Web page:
This week Ally brought something to the table that was an unknown to the rest of us with neither Fin or myself had seen it before - Hellraiser. The reason, in my case anyway, that I had not viewed this particular film already was that, from what I knew of the Hellraiser franchise, this film was not for me. Or so I thought.
Thinking of Hellraiser, before I saw it this week, the iconic image that would instantly pop into my head was that of Pinhead. And I would imagine that the film was extremely gory, in bad taste, a video nasty of the 80's and not worth my time. Unfortunately, I think this is mainly due the age old horror problem of sequels continually adhering to the law of diminishing returns, and getting more and more extreme in order to try and get viewers to come back for more. However, I should caveat that last statement that this is again based on my preconception of the Hellraiser franchise (until I checked IMDB I had no idea quite how many sequels this had spawned) and my general experience with other horror franchises (I can only hope that the remaining Hellraiser films will confound my expectations as much as this one did, and that I will be forced to write a retraction in future horror club reviews!).
Firstly, whilst there are certainly a great number of unsettling images in the film, they are there to unsettle you, rather than to shock, as with some lesser horror films. It has to be said that the special effects in this film are some of the best I have ever seen even rivalling Horror Club favourite The Thing. Without these effects, or if it was made today (apparently Hollywood has another remake in the works, just what the world needs another Michael Bay Platinum Dunes music video glossy horror remake of a classic, in 3D!) I don't think the film would be as strong as it is. Thats not to say that I wasn't engaged in the story, but the entire film I forgot Frank was a special effect.
Unlike CGI in modern films, which can be jarring and remove you from a film, I was transported to another world when watching Hellraiser. In fact the only scene that has dated badly is at the end where they use computer effects! The fact that someone put so much love, time and effort into creating these models gives the viewer a real sense of admiration when watching the film. Whereas, rightly or wrongly, I view CGI as a cheat, something that can be knocked up by anyone who can be bothered learning programming. There is no skill to it, its all about coding. But making various models of Frank as he struggles through the various states of recomposition - that takes real skill and ingenuity and craftmanship. Added to this there were also some genuinely cinematic and arthouse shots in this. The whole film looked fantastic.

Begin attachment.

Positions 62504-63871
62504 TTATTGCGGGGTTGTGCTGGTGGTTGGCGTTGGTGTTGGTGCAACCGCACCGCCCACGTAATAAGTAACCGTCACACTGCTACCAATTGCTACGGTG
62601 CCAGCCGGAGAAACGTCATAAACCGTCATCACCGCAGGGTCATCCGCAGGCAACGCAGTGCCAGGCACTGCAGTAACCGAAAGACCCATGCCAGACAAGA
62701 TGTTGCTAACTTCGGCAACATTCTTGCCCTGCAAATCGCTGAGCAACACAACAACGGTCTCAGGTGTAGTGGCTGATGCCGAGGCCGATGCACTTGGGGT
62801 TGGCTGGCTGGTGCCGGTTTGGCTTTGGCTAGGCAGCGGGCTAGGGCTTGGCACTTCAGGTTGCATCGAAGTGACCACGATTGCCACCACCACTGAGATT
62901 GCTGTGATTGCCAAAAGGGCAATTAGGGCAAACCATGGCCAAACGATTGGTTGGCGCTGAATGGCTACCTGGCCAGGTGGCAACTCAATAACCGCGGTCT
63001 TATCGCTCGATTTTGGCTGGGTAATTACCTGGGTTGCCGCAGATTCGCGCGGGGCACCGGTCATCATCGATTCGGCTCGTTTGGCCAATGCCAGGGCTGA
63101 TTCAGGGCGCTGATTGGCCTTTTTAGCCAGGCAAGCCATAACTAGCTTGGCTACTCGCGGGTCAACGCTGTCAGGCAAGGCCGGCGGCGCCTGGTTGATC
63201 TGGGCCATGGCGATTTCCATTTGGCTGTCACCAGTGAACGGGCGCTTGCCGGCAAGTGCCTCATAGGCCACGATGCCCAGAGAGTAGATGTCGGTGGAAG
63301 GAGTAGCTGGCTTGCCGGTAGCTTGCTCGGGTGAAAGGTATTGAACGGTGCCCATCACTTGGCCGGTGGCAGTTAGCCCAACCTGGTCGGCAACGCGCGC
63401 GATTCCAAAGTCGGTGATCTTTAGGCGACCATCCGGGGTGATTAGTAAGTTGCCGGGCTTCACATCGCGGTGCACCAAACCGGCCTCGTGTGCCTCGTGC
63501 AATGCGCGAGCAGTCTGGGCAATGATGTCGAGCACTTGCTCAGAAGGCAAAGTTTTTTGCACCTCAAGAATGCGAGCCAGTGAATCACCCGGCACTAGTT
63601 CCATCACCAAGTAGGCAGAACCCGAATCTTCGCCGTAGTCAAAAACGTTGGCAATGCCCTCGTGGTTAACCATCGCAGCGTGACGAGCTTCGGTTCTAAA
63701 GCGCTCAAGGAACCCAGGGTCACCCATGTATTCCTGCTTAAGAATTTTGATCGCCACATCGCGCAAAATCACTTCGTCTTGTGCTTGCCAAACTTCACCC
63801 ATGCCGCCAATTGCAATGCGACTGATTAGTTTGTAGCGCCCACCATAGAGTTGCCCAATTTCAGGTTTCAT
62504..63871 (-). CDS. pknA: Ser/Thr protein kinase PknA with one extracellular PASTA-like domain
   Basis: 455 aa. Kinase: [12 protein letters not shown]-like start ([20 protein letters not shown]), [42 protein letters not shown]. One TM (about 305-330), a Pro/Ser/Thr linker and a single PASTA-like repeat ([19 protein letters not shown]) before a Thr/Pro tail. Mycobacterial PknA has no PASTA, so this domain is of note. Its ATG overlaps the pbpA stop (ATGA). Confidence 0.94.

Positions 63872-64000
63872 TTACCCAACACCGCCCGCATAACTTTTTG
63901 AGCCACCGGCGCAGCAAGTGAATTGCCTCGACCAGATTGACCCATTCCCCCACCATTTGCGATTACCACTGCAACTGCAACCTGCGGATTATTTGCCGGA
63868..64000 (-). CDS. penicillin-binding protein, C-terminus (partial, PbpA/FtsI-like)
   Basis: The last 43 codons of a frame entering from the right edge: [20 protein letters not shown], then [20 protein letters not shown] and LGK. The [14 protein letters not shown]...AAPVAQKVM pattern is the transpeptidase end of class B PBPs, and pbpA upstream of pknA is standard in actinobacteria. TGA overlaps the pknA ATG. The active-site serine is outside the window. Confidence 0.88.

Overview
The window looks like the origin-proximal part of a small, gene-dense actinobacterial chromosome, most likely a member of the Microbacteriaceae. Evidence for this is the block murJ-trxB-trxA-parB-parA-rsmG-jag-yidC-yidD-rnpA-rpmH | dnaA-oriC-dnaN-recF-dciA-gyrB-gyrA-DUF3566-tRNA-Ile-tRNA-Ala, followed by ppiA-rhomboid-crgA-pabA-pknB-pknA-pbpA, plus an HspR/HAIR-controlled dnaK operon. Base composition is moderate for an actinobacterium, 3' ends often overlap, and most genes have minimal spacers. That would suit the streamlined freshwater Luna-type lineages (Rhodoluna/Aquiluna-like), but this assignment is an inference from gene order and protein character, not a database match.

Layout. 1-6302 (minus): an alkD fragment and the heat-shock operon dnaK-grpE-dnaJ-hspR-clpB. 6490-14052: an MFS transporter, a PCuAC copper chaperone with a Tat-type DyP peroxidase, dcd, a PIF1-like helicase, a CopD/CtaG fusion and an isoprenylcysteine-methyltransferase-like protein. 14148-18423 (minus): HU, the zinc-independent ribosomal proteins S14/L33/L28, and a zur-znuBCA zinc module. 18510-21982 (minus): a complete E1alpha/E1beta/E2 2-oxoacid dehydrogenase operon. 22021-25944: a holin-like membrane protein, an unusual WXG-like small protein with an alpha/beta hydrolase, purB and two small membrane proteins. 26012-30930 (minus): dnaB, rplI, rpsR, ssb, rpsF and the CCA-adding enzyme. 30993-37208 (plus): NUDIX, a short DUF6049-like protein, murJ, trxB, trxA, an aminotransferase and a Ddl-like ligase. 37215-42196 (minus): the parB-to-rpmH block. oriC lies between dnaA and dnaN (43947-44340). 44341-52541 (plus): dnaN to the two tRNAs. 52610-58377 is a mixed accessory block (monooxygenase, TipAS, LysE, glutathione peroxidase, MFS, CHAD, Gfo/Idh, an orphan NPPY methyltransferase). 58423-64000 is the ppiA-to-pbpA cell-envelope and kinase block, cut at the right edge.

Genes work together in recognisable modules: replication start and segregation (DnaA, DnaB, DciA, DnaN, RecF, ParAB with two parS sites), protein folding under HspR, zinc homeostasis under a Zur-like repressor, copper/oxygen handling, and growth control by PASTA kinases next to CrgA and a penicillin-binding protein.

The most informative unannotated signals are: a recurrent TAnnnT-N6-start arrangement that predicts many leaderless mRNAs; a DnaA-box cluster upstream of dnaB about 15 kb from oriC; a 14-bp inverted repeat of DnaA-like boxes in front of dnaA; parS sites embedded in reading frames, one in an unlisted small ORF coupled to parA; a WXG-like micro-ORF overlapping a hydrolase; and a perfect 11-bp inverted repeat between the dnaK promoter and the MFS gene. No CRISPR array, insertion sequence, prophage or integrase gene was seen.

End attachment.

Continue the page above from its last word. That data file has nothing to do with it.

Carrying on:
Pinhead himself actually only appears in the film for a matter of minutes, and arguably is not the villain of the piece. I would suggest that this is Frank or even Frank, and human, nature's inability to be content with what he has and to constantly seek something bigger and better. Inevitably Franks downfall, and his corruptive influence on Julia (even before the Lament Configuration is solved), is his inability to control his emotions and desires and to live within the moral code that the rest of us do. Indeed, all the "victims" in the film give in to their carnal desires before they meet their maker, with the exception of Larry.
Franks search for the limits of pleasure lead him to the Cenobites, who "treat" him to sadomasochistic experiences where pleasure and pain are indivisible, and so the horror begins...
I would also like to note that whilst I originally thought Andrew Robinson, playing Larry, was one of the weakest things about the film originally, his portrayal needs to be admired as a whole, and he is simply astonishing at the end in his transformation. Like many of my ideas about Hellraiser, I had to eat my words once again whilst viewing the film.
In summary, if you've not seen Hellraiser and consider yourself a horror fan go out and get it. You will be rewarded with an original screenplay, some stunning visual effects, a glorious looking film, some fantastic quotes and a few genuine scares. Ignore Roger Eberts pleas that this film shows a bankruptcy of imagination, quite the opposite. Sit down and you will be rewarded with a stunning film that will also haunt you. The experiences of pain and pleasure truly are indivisible.